This isn’t a friendship, or a traditional boss-employee relationship – it’s a full-on, no holds-barred bromance.

Sion Roberts is a god in the ad world and Zach Cropper, office stud, who somehow manages to be utterly self-involved and yet charming and sweet all at the same time (thanks to James Wolks’ deft comic touch and clever scripting by the legendary David E. Kelley), is more than happy to worship at his boss’s altar 24/7.

He is, for all intents and purposes, besotted with his boss – his talent, his lifestyle, his insane joie de vivre  and does his best to emulate it in his won way.

He’s also the one that Simon riffs with more often, and their routines as southern ladies and Simon’s willingness to call Zach on his lifestyle choices, in an entirely humourous way of possible (“Who here has slept with Zach?” he asks in a meeting where they’re trying to save the McDonalds account “A show of hands please.”) are often the source of some of the funniest scenes.

They verbally and often physically bounce off each other in that joyously anarchic way that two simpatico souls do, and while it would be exhausting to be them, it’s a ton of fun watching them in action.

May the bromance never end boys!

 

3. THE SUPPORTING PLAYERS GET THEIR SHARE OF THE LIMELIGHT

 

Andrew (Hamish Linklater) and Lauren Slotsky (Amanda Setton) actually manage to get some screen time, no mean feat when Robin Williams is in full comically brilliant mode (image via cbs.com)
Andrew (Hamish Linklater) and Lauren Slotsky (Amanda Setton) actually manage to get some screen time, no mean feat when Robin Williams is in full comically brilliant mode (image via cbs.com)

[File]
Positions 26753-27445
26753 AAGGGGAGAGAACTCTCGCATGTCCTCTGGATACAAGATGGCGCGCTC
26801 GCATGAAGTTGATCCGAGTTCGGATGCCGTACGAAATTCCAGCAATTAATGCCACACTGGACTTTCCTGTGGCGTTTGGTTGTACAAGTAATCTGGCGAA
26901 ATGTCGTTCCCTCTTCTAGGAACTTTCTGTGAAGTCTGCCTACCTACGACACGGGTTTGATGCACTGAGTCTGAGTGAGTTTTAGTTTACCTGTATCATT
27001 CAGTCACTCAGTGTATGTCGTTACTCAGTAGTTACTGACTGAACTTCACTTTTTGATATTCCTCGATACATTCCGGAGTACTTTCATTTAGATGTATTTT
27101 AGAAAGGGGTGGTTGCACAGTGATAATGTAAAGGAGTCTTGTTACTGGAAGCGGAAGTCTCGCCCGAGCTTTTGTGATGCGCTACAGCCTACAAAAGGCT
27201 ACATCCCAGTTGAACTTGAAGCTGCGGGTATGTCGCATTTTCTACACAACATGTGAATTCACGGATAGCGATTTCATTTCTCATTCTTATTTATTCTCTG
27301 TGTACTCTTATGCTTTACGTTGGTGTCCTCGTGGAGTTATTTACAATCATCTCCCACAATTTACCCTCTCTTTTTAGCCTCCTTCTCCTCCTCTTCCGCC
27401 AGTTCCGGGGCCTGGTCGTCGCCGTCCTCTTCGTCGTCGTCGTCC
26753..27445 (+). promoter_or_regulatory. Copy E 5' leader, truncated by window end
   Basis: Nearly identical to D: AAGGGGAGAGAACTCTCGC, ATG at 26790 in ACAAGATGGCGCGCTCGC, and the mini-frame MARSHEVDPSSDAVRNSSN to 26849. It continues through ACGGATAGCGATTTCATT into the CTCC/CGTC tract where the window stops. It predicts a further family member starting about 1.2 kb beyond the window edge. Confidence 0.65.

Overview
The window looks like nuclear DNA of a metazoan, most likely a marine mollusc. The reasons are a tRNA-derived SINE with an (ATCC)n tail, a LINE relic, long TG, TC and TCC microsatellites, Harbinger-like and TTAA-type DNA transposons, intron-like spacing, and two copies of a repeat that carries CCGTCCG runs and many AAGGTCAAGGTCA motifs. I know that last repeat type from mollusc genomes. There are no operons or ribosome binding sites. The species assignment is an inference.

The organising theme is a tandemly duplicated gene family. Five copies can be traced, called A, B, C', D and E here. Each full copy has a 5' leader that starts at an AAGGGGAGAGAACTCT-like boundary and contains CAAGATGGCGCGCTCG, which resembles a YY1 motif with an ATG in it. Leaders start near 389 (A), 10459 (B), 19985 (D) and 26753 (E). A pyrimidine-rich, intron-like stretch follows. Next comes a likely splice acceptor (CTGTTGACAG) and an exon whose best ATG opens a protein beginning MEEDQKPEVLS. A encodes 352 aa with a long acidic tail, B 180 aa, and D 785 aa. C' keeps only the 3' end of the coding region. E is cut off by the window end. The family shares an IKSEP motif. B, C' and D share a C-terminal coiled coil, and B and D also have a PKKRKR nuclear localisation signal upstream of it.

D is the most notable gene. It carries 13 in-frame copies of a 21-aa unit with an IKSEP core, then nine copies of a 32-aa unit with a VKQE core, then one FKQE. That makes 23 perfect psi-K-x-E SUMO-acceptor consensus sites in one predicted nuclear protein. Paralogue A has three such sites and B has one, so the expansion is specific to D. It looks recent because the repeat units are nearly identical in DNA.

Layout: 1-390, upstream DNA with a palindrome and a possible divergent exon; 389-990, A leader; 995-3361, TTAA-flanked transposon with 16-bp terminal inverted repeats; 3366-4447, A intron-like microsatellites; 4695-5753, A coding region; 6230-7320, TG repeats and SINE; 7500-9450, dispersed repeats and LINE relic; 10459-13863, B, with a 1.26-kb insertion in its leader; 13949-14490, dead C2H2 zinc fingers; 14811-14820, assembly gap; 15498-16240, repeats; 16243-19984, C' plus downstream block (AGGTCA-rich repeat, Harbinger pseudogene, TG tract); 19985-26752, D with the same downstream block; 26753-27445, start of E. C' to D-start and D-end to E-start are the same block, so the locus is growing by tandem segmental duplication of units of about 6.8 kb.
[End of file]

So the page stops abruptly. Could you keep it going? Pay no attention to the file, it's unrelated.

After watching the pilot that didn’t quite feel like a pilot and plunged you straight into the workings of Lewis Roberts & Roberts ad firm, I wondered if the two major minor characters, artistic director Andrew (Hamish Linklater) and um, what does she do exactly Lauren Slotsky (Amanda Setton) would any real screen time.

But as the series has progressed, we’ve seen Andrew revealed as a sensitive soul (possibly too sensitive at times), a man who wishes he was as close to Simon as office Lothario Zach is and someone who craves love so much he’s willing to give up his integrity or sense of self to get it.

He’s not a spectacular character but he’s not meant to be, the sweet and awkward yin to Zach’s brash yang, and he has the whole self-depractory schtick down pat.

Lauren, thank the TV sitcom-writing gods – remember we’re talking David E. Kelley who has a knack for writing characters that are odd but loveable – has been given some quirks (try hair sniffing before a big client meeting to calm down: Simon does and weirdly it works) but not so many that she comes across as the crazy cat lady of the office.

In fact it’s Lauren who often manages to come up with a cut-through idea when Simon and Zach are lost to the hilarious, out of control improv and Sydney is steering like a steer into headlights at creative oblivion, and save the day.

Dumb might be a funny angle for cheap, short term laughs but Kelley doesn’t go that route investing Lauren with some substance and yes, funny, amusingly offbeat quirks.

 

4. THE CRAZY CLIENTS

 

Helena (Saffron Burrows) is a woman who gets what she wants - Sydney as a friend, and both Simon and Zach as lovers (separately!) - an unholy mess that works out OK in the end (image via cbs.com)